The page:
The Leica phone is real, but it mixes the sublime with the ridiculous

Leica Leitz phone
(Image credit: Softbank)

Always fancied owning a Leica camera, but been put off by their car-sized price tags? Well, Leica has just launched what could be your dream camera phone, the Leitz Phone 1 – though it comes with a few big caveats.

For starters, the classic camera maker's first phone will only be available in Japan through the retailer Softbank. For now, there's no news on an international launch, and there are good reasons for that.

First, the Leitz Phone 1 is actually a rebadged version of the Sharp Aquos R6, and Sharp only sells its phones in a few markets outside Japan. Still, as an experiment for the rest of the world to look at longingly, it's certainly an interesting one – as the Aquos R6 is the first phone with a 1-inch sensor. 

That huge 20MP 1-Inch sensor alone makes the Leitz Phone 1 an intriguing device, but Leica has added some other touches – a few of which are slightly questionable – in order to make it worthy of "red badge" status.

The lens is apparently a seven-element f/1.9 affair with a wide-angle equivalent focal length of 19mm. Running on Android 11, the Leitz Phone 1 also features a monochrome interface that's been customized by Leica, while the camera app features 'Leitz Looks' for your impossibly stylish reportage photography.

Under the hood, the specs are impressive: a Qualcomm Snapdragon 888 processor, 12GB RAM, and 256GB of storage, which certainly sets the Leitz Phone 1 apart as a high-end handset.

But it's the additional touches and accessories that separate Leica's phone from the standard Sharp Aquos R6 – and it's here that we find that Leica has included a magnetic, circular lens cap. We're not sure smartphone photographers will fancy removing that every time they need to take a quick snap, but it's certainly in keeping with the phone's silver body and general air of exclusivity.

Speaking of which, the Leitz Phone 1 will reportedly go on sale in July for 187,920 yen (around $1,705 / £1,225 / AU$2,255), which isn't too bad considering the phone's red badge and 1-Inch sensor. 

Leica Leitz phone

(Image credit: Softbank)

Worthy of the red badge?

Leica has been dabbling in smartphone photography for a few years now, starting with the Panasonic CM1 in 2015. It made the lenses for that phone, which also had a 1-Inch sensor, but Leica's better-known collaboration has been with Huawei from 2016.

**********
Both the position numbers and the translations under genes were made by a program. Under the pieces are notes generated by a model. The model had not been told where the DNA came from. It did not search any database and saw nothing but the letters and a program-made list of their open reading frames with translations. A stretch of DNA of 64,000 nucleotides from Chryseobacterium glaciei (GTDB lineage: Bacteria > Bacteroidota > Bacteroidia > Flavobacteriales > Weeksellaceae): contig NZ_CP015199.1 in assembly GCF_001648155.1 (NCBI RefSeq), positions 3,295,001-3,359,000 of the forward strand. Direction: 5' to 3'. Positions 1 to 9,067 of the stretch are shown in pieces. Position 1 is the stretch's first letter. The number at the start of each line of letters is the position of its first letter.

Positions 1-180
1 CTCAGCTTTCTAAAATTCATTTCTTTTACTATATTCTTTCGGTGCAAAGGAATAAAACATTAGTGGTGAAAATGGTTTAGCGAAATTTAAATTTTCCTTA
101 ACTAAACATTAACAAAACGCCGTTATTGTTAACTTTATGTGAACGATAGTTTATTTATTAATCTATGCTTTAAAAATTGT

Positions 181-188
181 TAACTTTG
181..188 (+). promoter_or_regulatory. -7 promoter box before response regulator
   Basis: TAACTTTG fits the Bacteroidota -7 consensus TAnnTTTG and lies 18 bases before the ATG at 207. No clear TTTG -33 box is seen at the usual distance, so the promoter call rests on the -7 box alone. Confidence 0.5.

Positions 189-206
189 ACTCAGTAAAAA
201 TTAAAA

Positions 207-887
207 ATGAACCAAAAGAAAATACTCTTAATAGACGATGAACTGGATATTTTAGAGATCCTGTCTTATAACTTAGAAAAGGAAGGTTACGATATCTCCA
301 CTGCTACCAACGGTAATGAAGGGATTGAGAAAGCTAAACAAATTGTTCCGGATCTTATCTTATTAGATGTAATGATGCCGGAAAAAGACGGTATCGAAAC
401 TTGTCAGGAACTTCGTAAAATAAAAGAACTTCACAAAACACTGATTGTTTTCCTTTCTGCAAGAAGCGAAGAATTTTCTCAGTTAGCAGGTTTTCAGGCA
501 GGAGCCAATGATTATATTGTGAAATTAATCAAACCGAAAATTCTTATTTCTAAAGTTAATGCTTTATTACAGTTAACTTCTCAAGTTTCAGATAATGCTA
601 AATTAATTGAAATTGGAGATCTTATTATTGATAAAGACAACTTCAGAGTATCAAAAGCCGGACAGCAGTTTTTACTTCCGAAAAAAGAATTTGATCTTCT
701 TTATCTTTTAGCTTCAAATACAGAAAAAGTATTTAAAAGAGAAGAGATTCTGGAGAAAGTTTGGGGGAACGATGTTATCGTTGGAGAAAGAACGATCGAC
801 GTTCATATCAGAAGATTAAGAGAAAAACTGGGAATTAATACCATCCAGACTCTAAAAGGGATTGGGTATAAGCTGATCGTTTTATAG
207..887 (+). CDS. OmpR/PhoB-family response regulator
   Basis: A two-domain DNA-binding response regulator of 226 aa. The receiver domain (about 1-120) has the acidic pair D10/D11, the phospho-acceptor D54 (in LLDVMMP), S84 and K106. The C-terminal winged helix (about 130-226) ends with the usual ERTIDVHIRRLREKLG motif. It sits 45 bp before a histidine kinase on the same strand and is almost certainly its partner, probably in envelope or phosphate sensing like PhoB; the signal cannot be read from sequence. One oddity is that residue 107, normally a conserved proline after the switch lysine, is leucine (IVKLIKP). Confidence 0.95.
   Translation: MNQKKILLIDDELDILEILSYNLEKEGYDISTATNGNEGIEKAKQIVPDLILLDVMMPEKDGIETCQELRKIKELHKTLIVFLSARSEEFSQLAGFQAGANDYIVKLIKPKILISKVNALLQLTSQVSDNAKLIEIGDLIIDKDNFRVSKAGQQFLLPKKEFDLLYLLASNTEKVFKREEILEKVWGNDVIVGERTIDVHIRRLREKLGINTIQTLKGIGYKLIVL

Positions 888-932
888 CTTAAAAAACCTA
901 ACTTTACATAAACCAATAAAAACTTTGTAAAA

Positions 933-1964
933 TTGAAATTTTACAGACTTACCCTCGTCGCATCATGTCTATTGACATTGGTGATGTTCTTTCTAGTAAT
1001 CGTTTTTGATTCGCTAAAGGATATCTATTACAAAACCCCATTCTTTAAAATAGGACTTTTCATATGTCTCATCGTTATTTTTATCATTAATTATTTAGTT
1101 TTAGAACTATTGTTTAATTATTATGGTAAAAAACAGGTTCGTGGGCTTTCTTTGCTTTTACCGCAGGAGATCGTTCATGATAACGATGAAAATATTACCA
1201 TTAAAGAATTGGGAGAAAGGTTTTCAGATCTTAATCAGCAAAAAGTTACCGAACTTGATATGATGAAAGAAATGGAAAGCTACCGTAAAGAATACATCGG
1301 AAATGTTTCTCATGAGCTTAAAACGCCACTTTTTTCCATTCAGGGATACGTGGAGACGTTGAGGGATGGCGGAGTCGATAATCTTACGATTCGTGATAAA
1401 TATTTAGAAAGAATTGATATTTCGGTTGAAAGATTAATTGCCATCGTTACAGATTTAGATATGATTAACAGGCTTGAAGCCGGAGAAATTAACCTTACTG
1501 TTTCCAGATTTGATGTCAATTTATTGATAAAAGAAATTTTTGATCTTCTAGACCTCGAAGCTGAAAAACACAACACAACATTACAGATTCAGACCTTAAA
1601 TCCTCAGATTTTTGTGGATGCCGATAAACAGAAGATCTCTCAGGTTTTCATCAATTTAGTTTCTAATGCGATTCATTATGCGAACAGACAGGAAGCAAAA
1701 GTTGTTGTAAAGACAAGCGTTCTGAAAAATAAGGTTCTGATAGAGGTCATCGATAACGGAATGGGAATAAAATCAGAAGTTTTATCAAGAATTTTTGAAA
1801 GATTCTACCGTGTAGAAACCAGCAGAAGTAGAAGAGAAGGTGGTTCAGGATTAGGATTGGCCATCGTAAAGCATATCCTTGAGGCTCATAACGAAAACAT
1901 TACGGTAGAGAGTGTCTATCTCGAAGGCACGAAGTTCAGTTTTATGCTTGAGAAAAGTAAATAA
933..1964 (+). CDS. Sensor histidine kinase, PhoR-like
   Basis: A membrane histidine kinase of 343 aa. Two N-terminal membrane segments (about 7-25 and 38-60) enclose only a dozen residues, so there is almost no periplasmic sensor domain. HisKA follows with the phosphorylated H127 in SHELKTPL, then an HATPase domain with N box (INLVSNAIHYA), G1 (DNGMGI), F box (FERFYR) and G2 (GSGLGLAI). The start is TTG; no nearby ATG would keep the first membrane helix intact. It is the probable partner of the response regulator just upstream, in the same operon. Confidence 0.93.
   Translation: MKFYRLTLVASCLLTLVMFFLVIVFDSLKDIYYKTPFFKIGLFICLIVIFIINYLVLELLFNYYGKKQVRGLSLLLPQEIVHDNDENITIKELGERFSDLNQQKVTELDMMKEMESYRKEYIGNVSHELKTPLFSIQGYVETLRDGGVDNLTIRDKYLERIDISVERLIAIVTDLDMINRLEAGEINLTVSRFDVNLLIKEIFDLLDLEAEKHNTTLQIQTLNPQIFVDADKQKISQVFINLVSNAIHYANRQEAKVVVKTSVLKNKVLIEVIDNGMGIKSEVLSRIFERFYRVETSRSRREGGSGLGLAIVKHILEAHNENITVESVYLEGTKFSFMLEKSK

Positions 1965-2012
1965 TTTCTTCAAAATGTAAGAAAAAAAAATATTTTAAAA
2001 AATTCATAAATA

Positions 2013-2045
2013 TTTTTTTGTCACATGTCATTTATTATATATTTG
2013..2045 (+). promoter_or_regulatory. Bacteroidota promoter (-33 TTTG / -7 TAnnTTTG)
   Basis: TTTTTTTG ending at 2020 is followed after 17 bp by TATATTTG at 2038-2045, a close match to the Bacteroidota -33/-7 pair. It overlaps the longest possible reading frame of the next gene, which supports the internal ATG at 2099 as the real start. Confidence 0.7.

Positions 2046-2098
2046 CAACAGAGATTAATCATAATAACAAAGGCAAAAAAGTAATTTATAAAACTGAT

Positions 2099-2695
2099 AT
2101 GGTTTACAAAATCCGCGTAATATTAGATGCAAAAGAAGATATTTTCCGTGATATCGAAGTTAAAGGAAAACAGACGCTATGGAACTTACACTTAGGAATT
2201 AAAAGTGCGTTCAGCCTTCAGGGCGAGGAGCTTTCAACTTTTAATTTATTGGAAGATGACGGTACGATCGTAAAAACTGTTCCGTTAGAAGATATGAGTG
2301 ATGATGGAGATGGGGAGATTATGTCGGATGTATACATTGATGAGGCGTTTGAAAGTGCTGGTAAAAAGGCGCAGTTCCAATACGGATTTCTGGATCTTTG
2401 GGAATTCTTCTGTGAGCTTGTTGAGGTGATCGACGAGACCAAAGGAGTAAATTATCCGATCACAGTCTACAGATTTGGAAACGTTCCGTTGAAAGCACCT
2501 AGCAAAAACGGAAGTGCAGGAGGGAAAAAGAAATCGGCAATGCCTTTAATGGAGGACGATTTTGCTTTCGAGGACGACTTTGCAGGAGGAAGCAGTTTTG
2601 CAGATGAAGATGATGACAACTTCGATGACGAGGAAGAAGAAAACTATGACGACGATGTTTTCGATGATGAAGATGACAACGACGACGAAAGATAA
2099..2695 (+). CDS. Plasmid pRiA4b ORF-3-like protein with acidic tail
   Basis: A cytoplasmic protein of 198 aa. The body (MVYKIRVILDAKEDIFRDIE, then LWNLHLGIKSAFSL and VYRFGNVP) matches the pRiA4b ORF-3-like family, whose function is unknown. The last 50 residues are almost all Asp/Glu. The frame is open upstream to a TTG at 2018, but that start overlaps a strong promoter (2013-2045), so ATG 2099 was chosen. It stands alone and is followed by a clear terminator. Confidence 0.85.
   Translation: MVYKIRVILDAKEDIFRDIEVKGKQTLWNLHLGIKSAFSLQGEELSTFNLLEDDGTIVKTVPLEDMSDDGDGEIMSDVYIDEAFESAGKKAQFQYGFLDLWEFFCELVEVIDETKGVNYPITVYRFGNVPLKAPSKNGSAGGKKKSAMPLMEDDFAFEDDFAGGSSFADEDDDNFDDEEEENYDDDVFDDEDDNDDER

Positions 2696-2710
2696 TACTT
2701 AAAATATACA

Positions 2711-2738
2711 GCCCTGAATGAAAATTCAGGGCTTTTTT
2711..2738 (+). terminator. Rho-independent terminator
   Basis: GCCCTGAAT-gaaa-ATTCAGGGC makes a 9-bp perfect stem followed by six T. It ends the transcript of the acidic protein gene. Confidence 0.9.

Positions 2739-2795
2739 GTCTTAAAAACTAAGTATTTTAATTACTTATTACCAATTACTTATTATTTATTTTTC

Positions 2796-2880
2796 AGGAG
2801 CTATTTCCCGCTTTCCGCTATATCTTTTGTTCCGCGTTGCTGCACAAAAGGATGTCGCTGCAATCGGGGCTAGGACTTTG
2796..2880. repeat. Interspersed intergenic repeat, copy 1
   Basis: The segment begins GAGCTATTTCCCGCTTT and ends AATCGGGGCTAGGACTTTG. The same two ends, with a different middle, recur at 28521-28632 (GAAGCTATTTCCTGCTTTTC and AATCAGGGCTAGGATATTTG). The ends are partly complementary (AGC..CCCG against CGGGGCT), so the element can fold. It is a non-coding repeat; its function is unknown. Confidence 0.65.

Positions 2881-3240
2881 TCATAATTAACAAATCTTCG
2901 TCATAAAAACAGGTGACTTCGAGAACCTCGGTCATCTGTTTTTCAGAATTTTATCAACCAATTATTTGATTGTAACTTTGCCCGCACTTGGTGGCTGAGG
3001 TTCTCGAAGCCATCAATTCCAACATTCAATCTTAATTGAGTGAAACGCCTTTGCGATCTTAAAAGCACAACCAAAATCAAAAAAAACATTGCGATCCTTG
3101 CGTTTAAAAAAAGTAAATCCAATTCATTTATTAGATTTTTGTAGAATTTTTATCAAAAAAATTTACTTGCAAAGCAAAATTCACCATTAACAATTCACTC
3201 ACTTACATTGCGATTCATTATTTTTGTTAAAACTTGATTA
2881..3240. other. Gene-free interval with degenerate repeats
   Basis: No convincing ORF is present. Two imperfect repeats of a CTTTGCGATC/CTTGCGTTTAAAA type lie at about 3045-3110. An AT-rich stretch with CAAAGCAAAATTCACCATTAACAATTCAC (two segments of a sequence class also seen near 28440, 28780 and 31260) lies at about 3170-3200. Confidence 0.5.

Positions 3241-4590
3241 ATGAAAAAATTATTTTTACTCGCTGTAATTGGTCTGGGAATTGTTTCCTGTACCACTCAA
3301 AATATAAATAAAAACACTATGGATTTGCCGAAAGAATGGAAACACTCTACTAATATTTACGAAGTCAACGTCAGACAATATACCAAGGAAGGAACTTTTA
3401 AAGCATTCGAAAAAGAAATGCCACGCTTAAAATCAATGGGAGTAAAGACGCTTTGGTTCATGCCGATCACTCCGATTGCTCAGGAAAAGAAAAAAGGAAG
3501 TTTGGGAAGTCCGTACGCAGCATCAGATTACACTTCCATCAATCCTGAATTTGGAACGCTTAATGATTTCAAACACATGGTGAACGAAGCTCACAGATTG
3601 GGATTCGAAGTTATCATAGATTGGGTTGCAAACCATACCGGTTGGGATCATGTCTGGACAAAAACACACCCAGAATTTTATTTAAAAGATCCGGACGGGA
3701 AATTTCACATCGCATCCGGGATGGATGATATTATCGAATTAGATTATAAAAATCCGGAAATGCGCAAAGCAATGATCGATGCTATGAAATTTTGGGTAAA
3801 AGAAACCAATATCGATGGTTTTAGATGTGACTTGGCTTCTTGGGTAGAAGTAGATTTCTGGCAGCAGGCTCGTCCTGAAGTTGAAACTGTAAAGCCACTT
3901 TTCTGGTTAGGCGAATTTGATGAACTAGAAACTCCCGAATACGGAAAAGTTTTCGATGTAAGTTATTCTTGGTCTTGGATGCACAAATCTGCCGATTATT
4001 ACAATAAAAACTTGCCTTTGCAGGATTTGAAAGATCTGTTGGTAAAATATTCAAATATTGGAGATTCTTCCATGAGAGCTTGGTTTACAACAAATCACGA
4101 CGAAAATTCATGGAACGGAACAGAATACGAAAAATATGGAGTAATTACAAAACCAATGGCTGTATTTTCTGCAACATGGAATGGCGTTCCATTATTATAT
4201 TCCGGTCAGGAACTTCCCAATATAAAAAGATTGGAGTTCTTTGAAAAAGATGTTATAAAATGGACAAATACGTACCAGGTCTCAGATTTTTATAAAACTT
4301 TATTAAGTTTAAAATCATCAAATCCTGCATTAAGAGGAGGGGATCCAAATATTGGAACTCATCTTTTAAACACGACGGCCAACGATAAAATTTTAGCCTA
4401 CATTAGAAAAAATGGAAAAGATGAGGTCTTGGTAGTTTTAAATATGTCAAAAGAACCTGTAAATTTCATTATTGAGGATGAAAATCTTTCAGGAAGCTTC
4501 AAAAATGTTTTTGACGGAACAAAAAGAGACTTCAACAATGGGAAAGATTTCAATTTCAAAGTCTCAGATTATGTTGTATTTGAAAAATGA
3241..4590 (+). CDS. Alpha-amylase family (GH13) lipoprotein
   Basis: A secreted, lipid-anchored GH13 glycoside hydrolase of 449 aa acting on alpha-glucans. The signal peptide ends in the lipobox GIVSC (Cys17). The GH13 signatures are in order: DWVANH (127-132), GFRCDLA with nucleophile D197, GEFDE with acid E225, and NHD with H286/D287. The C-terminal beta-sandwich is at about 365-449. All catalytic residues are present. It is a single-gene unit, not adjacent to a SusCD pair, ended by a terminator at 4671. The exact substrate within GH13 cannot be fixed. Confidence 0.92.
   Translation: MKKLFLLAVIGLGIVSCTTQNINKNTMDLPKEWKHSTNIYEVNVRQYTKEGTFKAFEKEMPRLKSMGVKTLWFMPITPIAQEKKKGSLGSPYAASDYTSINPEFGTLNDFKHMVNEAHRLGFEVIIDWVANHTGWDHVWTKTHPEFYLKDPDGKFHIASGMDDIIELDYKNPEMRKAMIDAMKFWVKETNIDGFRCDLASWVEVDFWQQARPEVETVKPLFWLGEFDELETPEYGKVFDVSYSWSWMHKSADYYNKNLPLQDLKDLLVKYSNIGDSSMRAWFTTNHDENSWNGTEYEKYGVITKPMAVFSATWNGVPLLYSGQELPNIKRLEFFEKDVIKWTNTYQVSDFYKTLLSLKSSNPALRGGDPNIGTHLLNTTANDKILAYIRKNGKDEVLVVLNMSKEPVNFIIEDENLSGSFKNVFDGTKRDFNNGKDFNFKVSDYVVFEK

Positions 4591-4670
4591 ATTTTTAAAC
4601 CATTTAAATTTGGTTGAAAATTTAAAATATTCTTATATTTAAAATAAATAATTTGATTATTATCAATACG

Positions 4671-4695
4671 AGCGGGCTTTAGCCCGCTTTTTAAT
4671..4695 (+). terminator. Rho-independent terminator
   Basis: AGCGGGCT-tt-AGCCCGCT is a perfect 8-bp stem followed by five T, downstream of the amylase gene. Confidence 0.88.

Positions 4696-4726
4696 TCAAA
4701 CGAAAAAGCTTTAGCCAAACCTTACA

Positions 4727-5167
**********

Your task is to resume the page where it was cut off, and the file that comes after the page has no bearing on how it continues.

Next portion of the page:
Earlier this year Huawei told us that this partnership was partly down to smartphone photographers looking for something other than pure accuracy, hence the inclusion of three color modes – Leica Vivid, Leica Soft and Leica Monochrom – on the Mate 40 Pro to help add a little variety to the usual saturated look seen on most modern smartphones.

The Leitz Phone 1 is certainly another step on that path, but it follows a familiar pattern for them of using Leica's heritage to add marketing flourishes to an existing product, rather than being a new concept that's built from the ground up. 

This is something Leica has also done in the camera space, with some of its models (like the recent Leica SL2-S) being tweaked and rebranded Panasonic affairs. But none of these efforts seem to water down its admittedly well-earned reputation for making classic, bomb-proof and incredibly desirable cameras like the Leica Q2 or the stunning Leica M10.

Of course, it'd be great to see Leica design its own smartphone in the vein of those cameras, but for now its rebranded version of Sharp's intriguing 1-inch camera phone gives us an intriguing taster of what that might be like. And, hopefully, the rest of the world will get to see what it's capable of with a wider international release.

Mark Wilson
Senior news editor

Mark is TechRadar's Senior news editor. Having worked in tech journalism for a ludicrous 17 years, Mark is now attempting to break the world record for the number of camera bags hoarded by one person. He was previously Cameras Editor at Trusted Reviews, Acting editor on, as well as Features editor and Reviews editor on Stuff magazine. As a freelancer, he's contributed to titles including The Sunday Times, FourFourTwo and Arena. And in a former life, he also won The Daily Telegraph's Young Sportswriter of the Year. But that was before he discovered the strange joys of getting up at 4am for a photo shoot in London's Square Mile.